In this series of guides to making the most of points as a budget traveller, Martina Donkers gives us the rundown on how she earned and used points to make her travel dollar go a lot further, and how you can do the same.
Point Hacks Backpacker Series
- Part I: Earning and using points effectively as a backpacker: why budget travellers should understand points
- Part II: Backpacking on points: Martina’s Latin America case study
- Part III: Practical tips for earning and using points as a backpacker
‘How much did you pay for your flights, if you don’t mind me asking?’
This is a question repeated again and again, in hostels and backpacker bars across the world. More than any other type of traveller, backpackers and budgeters are open about looking for the best deal, whether it’s on transport, accommodation, or beer.
Can you blame us? Most backpackers I know are travelling ‘until the money runs out’ so it makes sense to try to push that money as far as possible.
Yet, when you bring up the subject of point hacking, there’s almost always incredulity.
Flying on points, many seem to think, remains the domain of the well-heeled business traveller – those who already have access to the realm of airport lounges, six-figure salaries and complimentary wine (when you spend over $300 of course). They think it’s just not something that the average backpacker can do.
But I know point hacking is well within the reach of most backpackers. And not only that, I think anyone who’s serious about going as far as their money will take them should be making the most of it.
Welcome to Point Hacks for Backpacks. I’m Martina, and I’m a backpacker who uses points to try to get as far as I can for as little money as possible. In article series, I want to show you that backpackers and other budget travellers really can point hack too. It’s not hard, and it’ll make your budget go a lot further.
- In Part I, I’m going to show you that you absolutely can point hack as a backpacker or budget traveller, even if it seems geared to wealthier travellers
- In Part II, I’m going to use myself as a case study and take you through just how I got to South America and paid next to nothing for my flights
In Part III, I’ll share some practical tips on how backpackers and budgeters can get started, including how to make your minimum spend and squeeze the maximum flights from your points
Is Point Hacking just for luxury travellers?
No, it’s not! But I’m always surprised at how many people think this.
They think that to play this game you have to already be part of a privileged club, or that the only way to access extra points is to spend a lot of money in the first place. That’s not true.
Sure, there’s a focus on travellers who are after luxury and have money to spend. The credit cards with the best sign-on bonuses have names like ‘platinum’ or ‘prestige’, and many of the products that earn bonus points are on the more expensive side.
Despite this, the fact that the target customer of many banks are the bigger spenders and travellers is no reason that we adventurous, penny-pinching backpackers can’t be part of it.
There’s no reason you can’t pay for your $8/night hostel bed with a platinum credit card. I do!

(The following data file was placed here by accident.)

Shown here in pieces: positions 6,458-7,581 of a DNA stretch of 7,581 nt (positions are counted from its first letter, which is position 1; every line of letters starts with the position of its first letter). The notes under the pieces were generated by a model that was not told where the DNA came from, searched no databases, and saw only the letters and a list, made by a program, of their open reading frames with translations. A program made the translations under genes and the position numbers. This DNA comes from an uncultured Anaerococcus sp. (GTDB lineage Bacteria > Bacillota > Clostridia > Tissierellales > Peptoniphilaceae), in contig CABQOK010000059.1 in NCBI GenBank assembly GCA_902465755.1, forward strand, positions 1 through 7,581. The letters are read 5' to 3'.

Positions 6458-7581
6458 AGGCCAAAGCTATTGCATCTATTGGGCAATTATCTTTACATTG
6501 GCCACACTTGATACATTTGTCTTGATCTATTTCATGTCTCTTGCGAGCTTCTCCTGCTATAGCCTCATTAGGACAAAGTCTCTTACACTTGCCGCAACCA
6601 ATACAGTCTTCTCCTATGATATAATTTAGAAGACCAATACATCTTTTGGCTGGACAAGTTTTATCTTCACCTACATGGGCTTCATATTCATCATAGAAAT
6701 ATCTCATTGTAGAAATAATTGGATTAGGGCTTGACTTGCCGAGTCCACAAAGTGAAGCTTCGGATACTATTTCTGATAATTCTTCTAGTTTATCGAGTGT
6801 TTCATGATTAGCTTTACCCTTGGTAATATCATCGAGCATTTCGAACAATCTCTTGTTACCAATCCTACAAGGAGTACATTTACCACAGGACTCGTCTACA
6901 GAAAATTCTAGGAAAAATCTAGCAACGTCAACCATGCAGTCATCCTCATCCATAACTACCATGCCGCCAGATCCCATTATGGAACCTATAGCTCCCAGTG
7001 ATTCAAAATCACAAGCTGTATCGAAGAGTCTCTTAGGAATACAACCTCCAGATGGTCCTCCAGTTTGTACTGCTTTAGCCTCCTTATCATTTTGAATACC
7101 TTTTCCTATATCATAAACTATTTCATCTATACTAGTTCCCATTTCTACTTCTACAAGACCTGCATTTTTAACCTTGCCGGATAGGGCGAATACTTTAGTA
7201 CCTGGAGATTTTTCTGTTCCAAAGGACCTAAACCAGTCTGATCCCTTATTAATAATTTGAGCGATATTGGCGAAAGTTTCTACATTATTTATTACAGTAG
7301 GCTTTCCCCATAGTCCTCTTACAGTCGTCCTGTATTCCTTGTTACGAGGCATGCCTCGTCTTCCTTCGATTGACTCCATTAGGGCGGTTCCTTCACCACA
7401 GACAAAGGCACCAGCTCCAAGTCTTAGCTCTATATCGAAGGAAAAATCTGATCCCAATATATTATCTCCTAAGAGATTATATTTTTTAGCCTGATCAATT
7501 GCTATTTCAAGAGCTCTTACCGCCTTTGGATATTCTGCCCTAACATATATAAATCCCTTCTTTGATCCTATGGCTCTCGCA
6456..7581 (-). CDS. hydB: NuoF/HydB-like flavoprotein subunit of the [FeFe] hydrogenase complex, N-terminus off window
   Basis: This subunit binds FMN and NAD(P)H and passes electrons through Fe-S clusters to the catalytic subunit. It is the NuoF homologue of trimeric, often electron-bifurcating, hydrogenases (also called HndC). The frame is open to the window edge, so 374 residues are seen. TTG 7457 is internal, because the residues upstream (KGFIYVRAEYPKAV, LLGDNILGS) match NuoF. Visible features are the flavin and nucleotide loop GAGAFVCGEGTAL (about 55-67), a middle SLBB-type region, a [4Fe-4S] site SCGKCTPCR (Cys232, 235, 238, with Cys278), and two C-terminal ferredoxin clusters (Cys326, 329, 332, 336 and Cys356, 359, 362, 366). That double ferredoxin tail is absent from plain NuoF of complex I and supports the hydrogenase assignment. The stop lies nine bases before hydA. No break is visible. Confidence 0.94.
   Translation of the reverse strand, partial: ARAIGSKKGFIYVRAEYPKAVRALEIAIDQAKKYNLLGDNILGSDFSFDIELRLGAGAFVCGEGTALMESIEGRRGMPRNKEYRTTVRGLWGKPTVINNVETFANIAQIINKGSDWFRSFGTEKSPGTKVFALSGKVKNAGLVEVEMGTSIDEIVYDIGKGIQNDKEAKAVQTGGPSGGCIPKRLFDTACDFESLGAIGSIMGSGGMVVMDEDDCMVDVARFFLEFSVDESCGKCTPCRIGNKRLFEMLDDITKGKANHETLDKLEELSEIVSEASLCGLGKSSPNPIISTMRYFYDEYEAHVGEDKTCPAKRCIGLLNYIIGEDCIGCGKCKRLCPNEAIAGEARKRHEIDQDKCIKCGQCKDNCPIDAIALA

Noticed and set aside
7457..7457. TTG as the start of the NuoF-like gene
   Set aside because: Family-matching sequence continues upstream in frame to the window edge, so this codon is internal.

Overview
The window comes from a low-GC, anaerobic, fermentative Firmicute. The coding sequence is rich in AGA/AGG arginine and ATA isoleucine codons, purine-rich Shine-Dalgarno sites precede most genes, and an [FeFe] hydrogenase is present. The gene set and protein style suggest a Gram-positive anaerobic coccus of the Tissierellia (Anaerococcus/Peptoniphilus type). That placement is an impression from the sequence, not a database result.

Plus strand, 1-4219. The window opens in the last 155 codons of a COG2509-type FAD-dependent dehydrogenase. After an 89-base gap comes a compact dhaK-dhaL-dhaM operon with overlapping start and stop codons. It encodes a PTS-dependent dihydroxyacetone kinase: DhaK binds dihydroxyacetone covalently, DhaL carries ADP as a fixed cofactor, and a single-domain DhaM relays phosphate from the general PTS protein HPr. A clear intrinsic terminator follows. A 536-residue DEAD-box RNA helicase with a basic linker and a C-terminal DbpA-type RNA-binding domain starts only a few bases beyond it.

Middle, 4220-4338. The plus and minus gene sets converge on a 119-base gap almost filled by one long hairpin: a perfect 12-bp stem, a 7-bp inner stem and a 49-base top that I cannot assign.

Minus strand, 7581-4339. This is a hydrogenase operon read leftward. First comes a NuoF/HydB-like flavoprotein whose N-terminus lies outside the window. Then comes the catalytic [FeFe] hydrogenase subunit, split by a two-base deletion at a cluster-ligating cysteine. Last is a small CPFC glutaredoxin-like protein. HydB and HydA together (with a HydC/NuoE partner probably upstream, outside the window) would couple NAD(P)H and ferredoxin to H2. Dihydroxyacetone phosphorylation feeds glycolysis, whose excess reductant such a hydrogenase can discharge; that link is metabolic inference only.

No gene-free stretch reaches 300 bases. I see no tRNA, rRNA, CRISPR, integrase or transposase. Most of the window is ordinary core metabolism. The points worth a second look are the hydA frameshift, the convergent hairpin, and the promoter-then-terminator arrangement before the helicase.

Matt Kepnes, also known as Nomadic Matt, is probably the king of point hacking backpacking. A backpacker to the core, Matt earns about a million points per year.
‘Some people do this for the love of the game,’ he writes on his blog. ‘I do this because I’m cheap and want to pay for as few flights and hotels as possible.’ While Matt has the advantage of being in the American market, his experience still shows that travel hacking is absolutely something backpackers can do.
Part of this comes down to how you value your points. You’ll see plenty of articles here on Point Hacks advocating saving up your points for that much-coveted First Class upgrade, or arguing that you get the better return on investment, dollar for dollar, when you spend your points on Business Class tickets.
That’s all true, but just because something represents good value for money to one person doesn’t mean it’s the right choice for others.
Rather than valuing your points in cents, I choose to value them per kilometre, and see just how far I can stretch my points in terms of distance covered.
When you value your points per kilometre, the aim of the game becomes covering as much ground (or ocean) as possible with as few points as possible. Or, more importantly, getting exactly where you want to go and paying as little as possible for it. It’s not so much about return on investment, and much more about exploring, saving, and seeing the world.
How do you pull this off?
It’s not at all hard. I got comfortable with the idea of using credit cards, and I also started planning while I was still in the ‘saving up’ phase of my trip.
Some backpackers jump on a plane with $10 to their name and a vague idea that it will all work out. For those people, using points won’t generally help much.
But most of us choose to work hard and save up a few thousand for our travels before we go. While you’re in the saving up phase, you’ll likely have a steady income, and that could make you eligible for a number of useful credit cards with hefty point bonuses that can save you thousands.
Getting started might seem tricky because so much of the points and loyalty program advice isn’t necessarily geared towards budget travellers.
You need to pick and choose which advice applies to backpackers and budgeters, and which tips should be left for those looking for luxury.
Does this really work? Yes, it does! Read Part II and I’ll show you just how I got to South America and paid next to nothing for my flights.